1) Dhikkāra (धिक्कार) in the Prakrit language is related to the Sanskrit word: Dhikkāra.
2) Dhikkāra (धिक्कार) also relates to the Sanskrit word: Dhikkāra.
Prakrit is an ancient language closely associated with both Pali and Sanskrit. Jain literature is often composed in this language or sub-dialects, such as the Agamas and their commentaries which are written in Ardhamagadhi and Maharashtri Prakrit. The earliest extant texts can be dated to as early as the 4th century BCE although core portions might be older.
Kannada-English dictionarySource: Alar: Kannada-English corpus
1) [noun] a contemptuous treatment; a looking down on; disdain; scorn.
2) [noun] that which is despicable, contemptible.
Kannada is a Dravidian language (as opposed to the Indo-European language family) mainly spoken in the southwestern region of India.
See also (Relevant definitions)
Full-text: Bhedadhikkriti, Bhedadhikkarasatkriya, Bauddhadhikkara, Hariharabhedadhikkara, Bhedadhikkaranyakkarahumkriti, Bauddhadhikkararahasya, Bhedadhikkara, Bhedadhikkaranyakkaranirupana, Bauddhadhikkaragunanandi, Bauddhadhikkaradidhiti, Bauddhadhikkaragadadhari, Dhikriti, Dhikkriya, Dhikkaranem, Dhikkar, Nishkriti, Bauddha, Dhikka, Nrisimhashrama, Sri Bodhendrayati.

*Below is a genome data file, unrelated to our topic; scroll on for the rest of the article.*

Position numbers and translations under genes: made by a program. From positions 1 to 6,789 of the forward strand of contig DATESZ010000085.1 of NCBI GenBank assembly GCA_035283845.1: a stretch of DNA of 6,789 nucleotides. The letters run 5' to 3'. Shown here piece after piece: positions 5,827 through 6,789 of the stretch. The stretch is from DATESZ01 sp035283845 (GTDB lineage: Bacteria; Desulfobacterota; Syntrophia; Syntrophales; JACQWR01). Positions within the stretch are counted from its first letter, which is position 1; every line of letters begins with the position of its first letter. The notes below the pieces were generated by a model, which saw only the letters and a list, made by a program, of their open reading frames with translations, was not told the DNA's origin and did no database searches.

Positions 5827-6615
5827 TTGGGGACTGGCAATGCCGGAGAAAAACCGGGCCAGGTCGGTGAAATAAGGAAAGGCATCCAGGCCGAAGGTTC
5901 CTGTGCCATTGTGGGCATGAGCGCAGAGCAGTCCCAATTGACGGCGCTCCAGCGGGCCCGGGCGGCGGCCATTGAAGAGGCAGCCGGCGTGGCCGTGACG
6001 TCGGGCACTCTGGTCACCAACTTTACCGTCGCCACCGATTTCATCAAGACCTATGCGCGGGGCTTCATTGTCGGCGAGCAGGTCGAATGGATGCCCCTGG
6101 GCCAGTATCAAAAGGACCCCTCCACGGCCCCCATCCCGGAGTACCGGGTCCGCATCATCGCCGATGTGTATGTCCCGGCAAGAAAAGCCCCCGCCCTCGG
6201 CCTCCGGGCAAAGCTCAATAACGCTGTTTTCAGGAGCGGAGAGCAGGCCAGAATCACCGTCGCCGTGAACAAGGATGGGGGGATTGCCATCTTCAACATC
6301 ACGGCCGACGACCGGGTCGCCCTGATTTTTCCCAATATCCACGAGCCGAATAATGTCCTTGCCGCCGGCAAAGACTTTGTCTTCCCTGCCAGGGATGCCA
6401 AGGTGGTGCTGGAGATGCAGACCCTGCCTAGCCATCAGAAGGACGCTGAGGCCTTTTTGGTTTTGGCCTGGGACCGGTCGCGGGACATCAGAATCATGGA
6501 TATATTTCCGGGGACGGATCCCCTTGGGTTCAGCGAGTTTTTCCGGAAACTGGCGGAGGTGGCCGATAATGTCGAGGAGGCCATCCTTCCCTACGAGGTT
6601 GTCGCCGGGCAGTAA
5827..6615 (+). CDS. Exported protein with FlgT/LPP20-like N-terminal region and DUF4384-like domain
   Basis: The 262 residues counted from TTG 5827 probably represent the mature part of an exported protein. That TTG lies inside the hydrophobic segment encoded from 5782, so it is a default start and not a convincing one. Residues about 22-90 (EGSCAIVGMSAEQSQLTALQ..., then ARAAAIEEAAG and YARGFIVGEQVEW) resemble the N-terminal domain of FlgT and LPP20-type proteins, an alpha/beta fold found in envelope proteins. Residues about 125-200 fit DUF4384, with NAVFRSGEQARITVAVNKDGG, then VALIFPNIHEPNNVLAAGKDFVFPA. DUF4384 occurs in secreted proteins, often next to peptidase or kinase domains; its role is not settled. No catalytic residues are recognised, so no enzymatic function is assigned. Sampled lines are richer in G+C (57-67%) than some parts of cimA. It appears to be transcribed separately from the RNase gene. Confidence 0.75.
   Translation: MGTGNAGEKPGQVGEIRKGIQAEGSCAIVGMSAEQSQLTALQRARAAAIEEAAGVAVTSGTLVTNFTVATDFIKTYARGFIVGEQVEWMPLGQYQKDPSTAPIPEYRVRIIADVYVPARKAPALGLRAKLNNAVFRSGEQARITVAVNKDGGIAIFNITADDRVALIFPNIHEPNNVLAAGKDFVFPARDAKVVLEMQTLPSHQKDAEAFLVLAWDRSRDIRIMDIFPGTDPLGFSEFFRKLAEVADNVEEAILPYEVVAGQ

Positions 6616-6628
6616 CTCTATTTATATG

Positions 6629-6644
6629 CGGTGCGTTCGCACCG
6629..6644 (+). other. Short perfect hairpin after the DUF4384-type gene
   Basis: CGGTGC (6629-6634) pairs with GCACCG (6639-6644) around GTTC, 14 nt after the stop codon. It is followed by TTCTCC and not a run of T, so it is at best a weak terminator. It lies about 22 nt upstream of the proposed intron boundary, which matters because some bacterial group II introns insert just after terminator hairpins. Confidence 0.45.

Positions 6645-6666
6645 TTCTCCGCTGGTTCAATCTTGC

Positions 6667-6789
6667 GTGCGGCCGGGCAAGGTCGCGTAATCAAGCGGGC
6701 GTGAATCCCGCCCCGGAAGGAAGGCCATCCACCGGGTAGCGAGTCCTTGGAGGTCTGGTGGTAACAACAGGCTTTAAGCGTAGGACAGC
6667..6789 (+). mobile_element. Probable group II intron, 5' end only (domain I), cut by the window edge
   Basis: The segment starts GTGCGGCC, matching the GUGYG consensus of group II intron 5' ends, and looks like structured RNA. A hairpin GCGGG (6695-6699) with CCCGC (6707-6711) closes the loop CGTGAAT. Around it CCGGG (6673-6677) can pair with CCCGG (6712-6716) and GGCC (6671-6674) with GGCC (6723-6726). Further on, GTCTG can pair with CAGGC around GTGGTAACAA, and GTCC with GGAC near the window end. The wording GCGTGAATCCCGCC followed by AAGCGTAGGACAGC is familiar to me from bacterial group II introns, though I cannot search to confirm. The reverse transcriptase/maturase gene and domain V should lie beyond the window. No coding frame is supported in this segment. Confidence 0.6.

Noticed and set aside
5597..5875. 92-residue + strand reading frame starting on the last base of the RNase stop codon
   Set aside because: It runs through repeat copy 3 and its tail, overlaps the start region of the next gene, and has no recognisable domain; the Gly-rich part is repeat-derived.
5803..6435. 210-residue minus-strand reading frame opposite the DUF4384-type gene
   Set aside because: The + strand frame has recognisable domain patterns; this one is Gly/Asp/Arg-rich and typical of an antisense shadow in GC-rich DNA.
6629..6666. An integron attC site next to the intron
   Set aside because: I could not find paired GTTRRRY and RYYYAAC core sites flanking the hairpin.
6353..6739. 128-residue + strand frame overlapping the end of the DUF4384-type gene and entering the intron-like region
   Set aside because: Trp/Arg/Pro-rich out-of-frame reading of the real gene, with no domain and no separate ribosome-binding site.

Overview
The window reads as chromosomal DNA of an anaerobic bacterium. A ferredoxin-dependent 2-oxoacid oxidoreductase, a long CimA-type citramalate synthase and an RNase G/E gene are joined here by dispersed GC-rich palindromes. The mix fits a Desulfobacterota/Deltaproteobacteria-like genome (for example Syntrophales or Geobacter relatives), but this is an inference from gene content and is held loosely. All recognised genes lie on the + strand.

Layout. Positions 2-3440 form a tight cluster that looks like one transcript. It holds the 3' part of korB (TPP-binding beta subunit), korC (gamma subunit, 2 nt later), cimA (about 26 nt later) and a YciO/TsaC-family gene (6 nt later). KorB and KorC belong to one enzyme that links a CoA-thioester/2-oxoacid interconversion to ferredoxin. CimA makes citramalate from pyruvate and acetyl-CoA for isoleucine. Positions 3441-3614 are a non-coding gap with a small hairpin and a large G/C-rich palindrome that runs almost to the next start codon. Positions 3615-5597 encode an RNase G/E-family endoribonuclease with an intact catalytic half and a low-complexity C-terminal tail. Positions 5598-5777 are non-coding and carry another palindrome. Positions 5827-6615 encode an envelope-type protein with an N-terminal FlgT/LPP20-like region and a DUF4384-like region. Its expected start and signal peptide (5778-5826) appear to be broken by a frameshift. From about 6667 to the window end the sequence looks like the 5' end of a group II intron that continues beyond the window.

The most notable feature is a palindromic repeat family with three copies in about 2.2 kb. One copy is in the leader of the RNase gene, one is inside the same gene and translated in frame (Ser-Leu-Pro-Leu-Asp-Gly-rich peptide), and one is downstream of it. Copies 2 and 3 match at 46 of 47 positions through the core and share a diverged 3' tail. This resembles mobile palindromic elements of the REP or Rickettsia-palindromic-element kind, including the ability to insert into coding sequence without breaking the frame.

Search found 8 books and stories containing Dhikkara, Dhikkāra, Dhik-kara, Dhik-kāra; (plurals include: Dhikkaras, Dhikkāras, karas, kāras). You can also click to the full overview containing English textual excerpts. Below are direct links for the most relevant articles:
A History of Indian Philosophy Volume 2 (by Surendranath Dasgupta)
Part 26 - Nṛsiṃhāśrama Muni (a.d. 1500) < [Chapter XI - The Śaṅkara School of Vedānta (continued)]
Part 4 - Teachers and Pupils in Vedānta < [Chapter XI - The Śaṅkara School of Vedānta (continued)]
Chaitanya Bhagavata (by Bhumipati Dāsa)
Verse 3.5.466 < [Chapter 5 - The Pastimes of Nityānanda]
Verse 2.7.126 < [Chapter 7 - The Meeting of Gadādhara and Puṇḍarīka]
Verse 2.10.214 < [Chapter 10 - Conclusion of the Lord’s Mahā-prakāśa Pastimes]
The validity of Anumana (inference) in Nyaya system (by Babu C. D)
Trishashti Shalaka Purusha Caritra (by Helen M. Johnson)
The Markandeya Purana (by Frederick Eden Pargiter)
A History of Indian Philosophy Volume 4 (by Surendranath Dasgupta)